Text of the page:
PDC Energy Inc. said Monday it would acquire Colorado pure-play SRC Energy Inc. in an all-stock deal valued at $1.7 billion that would create the Denver-Julesburg (DJ) Basin’s second largest oil and gas producer.

The merger would boost PDC’s footprint in the Wattenberg field to 182,000 net acres and increase production by about 60,800 boe/d. If the deal closes as expected in the fourth quarter, overall production would be about 200,000 boe/d, making PDC the second largest operator in Colorado behind Occidental Petroleum Corp. following its Anadarko Petroleum Corp. mega-merger, which closed earlier this month.

In a nod to a deal designed to create a lean operator as the equity markets expect more from the upstream sector, PDC CEO Bart Brookman said SRC’s assets are complementary to those of his company’s. SRC CEO Lynn Peterson added that the tie-up is likely to create a leader in the state’s energy industry.

“The consolidated footprint will enable an efficient, clearly-communicated long-term development plan with a focus on minimizing surface usage through capital efficient long laterals and continued emphasis on eliminating trucking, as over 95% of anticipated oil production will be transported via pipeline,” PDC management said.

All of the acreage being acquired is located in northeast Colorado’s Weld County, which has long contributed the bulk of PDC’s volumes. Brookman added, however, that the company remains committed to its 36,000 net acre position in West Texas, where it’s been focused on developing a position acquired in 2016 in the Permian Basin.

The acquisition carries with it $685 million of SRC’s net debt. PDC expects $40 million of general and administrative savings in 2020, with another $10 million expected in 2021. Pro forma free cash flow (FCF) is estimated to be $800 million from 3Q2019 through year-end 2021, assuming $55/barrel oil.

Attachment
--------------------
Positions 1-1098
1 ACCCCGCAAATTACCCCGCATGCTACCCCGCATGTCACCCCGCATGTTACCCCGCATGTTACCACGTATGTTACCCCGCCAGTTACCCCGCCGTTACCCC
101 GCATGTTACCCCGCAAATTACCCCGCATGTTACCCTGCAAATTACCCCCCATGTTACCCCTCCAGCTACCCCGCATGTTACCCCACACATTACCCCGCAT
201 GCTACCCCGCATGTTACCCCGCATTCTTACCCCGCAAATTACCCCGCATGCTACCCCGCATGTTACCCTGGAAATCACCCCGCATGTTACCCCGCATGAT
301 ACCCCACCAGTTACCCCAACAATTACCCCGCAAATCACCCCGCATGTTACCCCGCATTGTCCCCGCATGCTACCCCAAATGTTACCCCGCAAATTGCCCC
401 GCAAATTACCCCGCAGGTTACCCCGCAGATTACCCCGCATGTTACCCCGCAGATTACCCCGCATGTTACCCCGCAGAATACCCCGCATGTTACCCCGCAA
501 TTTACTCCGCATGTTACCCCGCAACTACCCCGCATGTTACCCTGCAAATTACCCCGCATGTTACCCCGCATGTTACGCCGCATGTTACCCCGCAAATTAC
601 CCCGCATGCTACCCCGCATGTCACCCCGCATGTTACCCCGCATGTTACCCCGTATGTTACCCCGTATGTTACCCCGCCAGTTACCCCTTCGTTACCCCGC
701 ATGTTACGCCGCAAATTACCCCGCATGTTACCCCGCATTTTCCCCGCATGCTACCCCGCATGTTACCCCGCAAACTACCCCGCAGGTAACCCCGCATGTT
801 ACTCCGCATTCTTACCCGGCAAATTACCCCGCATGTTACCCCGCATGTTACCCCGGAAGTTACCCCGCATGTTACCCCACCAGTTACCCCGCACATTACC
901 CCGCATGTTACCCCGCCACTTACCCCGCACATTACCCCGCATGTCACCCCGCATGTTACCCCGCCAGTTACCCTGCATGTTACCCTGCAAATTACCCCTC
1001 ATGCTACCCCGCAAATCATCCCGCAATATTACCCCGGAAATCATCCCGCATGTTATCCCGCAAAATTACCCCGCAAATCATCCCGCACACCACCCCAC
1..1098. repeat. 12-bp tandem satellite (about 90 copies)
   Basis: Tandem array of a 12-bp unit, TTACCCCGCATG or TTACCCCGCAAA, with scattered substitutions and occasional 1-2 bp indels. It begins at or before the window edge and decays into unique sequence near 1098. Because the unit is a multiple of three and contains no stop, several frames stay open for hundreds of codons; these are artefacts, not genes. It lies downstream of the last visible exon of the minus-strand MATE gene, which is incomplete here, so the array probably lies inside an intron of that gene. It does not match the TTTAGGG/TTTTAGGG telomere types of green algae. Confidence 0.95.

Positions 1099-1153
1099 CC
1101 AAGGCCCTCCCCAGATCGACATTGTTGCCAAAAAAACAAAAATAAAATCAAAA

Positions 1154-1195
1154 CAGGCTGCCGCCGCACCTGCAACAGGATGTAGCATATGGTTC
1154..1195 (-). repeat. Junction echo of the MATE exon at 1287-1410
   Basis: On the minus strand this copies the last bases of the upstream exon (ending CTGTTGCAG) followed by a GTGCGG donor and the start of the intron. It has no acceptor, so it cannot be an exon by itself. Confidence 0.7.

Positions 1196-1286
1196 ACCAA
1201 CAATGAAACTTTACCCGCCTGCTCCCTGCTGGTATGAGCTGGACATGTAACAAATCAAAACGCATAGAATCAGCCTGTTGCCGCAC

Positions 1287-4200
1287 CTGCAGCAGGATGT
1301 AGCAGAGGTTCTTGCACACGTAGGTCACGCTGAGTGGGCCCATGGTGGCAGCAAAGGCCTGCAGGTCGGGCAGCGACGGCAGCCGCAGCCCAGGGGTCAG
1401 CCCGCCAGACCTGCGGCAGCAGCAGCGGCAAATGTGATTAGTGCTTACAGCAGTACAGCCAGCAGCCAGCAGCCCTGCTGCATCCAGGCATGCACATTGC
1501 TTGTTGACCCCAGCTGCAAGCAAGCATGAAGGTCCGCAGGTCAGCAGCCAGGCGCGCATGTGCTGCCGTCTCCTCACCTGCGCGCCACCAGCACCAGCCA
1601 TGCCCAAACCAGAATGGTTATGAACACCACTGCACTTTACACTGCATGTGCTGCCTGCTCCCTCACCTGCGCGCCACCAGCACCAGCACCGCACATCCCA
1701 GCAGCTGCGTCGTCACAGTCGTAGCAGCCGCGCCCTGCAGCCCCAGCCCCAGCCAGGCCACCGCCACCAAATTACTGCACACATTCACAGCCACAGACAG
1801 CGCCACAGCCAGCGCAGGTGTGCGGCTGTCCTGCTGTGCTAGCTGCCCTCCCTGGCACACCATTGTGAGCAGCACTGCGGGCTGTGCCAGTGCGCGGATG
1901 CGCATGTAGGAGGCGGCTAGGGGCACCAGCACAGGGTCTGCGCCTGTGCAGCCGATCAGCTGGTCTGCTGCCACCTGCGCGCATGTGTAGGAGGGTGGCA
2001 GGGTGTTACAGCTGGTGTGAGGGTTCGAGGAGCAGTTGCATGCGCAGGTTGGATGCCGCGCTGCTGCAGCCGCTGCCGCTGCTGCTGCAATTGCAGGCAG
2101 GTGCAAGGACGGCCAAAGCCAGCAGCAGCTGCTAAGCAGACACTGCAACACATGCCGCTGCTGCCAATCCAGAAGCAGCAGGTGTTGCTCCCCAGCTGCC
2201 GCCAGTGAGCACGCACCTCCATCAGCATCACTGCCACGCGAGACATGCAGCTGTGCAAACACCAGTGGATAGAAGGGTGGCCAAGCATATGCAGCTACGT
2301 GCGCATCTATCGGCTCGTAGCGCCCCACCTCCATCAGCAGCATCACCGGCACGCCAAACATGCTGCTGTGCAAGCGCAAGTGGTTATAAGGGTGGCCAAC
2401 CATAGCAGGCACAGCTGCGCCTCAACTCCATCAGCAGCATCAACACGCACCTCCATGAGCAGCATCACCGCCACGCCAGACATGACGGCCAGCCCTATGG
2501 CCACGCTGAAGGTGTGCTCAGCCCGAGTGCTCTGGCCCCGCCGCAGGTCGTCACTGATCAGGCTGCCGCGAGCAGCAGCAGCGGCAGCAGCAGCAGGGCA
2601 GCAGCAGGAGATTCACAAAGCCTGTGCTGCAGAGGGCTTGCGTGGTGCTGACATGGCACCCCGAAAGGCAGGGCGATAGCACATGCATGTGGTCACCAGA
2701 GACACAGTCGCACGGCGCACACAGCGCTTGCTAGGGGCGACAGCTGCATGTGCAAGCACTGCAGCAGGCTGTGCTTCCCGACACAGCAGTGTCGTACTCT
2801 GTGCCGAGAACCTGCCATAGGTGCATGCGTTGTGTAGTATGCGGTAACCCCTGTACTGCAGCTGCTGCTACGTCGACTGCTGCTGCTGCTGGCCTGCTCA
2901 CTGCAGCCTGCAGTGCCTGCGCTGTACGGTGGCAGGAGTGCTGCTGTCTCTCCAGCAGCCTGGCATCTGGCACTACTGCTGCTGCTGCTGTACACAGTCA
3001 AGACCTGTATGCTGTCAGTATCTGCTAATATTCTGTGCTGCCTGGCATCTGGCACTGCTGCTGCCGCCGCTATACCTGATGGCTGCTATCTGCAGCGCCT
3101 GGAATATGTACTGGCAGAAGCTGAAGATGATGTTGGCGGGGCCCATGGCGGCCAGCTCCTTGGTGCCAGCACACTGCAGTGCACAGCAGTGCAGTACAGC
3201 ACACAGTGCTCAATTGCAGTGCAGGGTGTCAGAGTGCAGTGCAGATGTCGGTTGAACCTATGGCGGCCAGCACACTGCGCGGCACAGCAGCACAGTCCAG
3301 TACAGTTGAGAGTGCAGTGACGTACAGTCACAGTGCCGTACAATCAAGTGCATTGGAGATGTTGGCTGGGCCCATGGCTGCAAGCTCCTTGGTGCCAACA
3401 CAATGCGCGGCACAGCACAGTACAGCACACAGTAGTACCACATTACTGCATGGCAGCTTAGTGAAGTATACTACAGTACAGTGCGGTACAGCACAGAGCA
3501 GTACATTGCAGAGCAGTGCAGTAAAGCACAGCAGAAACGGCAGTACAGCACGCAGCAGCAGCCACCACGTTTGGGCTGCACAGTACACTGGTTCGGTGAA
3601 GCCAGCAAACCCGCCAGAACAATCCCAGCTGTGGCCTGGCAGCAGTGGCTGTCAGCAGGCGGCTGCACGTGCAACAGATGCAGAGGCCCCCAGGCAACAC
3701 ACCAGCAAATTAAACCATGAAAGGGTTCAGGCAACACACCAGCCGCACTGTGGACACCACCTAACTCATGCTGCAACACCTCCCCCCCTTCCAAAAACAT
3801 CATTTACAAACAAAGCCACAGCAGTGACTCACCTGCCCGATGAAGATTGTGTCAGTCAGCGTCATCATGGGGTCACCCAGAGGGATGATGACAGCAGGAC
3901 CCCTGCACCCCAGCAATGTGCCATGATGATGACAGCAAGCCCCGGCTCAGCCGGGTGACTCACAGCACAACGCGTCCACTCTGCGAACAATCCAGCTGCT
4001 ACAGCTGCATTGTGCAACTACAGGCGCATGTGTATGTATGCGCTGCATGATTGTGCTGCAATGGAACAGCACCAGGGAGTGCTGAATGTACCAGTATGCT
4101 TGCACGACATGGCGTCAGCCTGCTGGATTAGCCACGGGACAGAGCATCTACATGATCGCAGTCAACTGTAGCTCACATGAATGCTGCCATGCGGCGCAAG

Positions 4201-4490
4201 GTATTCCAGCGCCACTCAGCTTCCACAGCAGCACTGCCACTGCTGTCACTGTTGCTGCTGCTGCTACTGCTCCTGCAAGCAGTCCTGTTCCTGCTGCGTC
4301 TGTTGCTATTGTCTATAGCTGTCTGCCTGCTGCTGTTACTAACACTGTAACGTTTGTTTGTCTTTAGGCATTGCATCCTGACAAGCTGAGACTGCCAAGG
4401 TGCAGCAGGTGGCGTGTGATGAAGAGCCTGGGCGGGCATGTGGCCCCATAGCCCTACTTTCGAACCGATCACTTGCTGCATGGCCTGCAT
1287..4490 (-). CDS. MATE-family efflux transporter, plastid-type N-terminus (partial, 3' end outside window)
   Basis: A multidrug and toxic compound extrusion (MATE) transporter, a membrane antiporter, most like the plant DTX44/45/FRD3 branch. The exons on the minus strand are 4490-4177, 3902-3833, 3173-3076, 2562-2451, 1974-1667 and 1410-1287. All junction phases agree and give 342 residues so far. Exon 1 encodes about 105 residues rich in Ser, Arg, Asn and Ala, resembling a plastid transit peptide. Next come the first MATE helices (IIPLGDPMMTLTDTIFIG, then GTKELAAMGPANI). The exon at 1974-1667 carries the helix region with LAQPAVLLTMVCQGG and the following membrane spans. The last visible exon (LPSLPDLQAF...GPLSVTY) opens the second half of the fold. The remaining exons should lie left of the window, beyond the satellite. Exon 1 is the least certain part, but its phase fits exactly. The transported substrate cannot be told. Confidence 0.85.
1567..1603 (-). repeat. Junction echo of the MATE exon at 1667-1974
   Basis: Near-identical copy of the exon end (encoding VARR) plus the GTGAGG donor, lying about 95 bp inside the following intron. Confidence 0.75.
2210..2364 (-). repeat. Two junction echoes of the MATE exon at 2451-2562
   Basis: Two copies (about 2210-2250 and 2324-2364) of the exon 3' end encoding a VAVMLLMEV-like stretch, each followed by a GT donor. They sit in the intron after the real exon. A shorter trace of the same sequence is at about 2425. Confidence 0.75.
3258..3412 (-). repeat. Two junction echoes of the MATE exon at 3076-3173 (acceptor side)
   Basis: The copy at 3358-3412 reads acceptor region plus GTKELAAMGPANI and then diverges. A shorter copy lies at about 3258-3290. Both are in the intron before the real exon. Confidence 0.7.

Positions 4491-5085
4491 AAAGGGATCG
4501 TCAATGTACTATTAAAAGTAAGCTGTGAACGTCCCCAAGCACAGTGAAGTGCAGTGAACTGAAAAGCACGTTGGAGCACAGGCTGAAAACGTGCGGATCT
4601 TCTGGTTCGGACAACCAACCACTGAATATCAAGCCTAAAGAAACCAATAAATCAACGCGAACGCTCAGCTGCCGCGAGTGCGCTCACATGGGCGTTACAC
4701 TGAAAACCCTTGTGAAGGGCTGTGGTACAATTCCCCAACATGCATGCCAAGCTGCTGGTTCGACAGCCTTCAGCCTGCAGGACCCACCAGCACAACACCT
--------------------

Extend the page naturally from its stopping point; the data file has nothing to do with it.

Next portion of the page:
PDC has already authorized an increase in its share buyback program to $525 million from $200 million with a target completion date of year-end 2021. The company said it expects to fund that with the additional FCF created by the deal.

The company plans to spend between $1.2-1.4 billion to operate three Wattenberg rigs, similar to current levels, and two rigs in the Permian Delaware sub-basin. That’s compared to the company’s current budget of $810-840 million. Next year’s production is expected to be in the range of 200,000-220,000 boe/d.

When the deal closes, two members of SRC’s board are expected to be named as directors at PDC. The company would remain headquartered in Denver and be managed by PDC’s executive team.

Under the agreement, SRC stockholders would receive 0.158 PDC shares for each share of SRC common stock, representing a value of $3.99/share based on PDC’s Aug. 23 closing price. SRC stock gained 12% on Monday after the deal was announced and had been trending higher since rumors of the acquisition emerged earlier this month. PDC shares were also up by more than 17% on Monday.

The deal comes as investors demand an overhaul to exploration and production (E&P) companies operations across the country, particularly in natural gas-rich basins as the commodity has remained stubbornly low for years and investors expect better returns. PDC only recently fought off a challenge from activist investor Kimmeridge Energy Management Co. LLC, which claimed the company was underperforming.

“This deal looks to be right down the fairway for the consolidation needed among small-to-mid cap E&Ps to help push towards strengthened financial metrics and restore investor confidence in a very challenging market,” said Enverus analyst Andrew Dittmar. “It is a low to no premium deal that is less about getting shareholders paid immediately via the transaction and more about building a larger, more efficient developer.”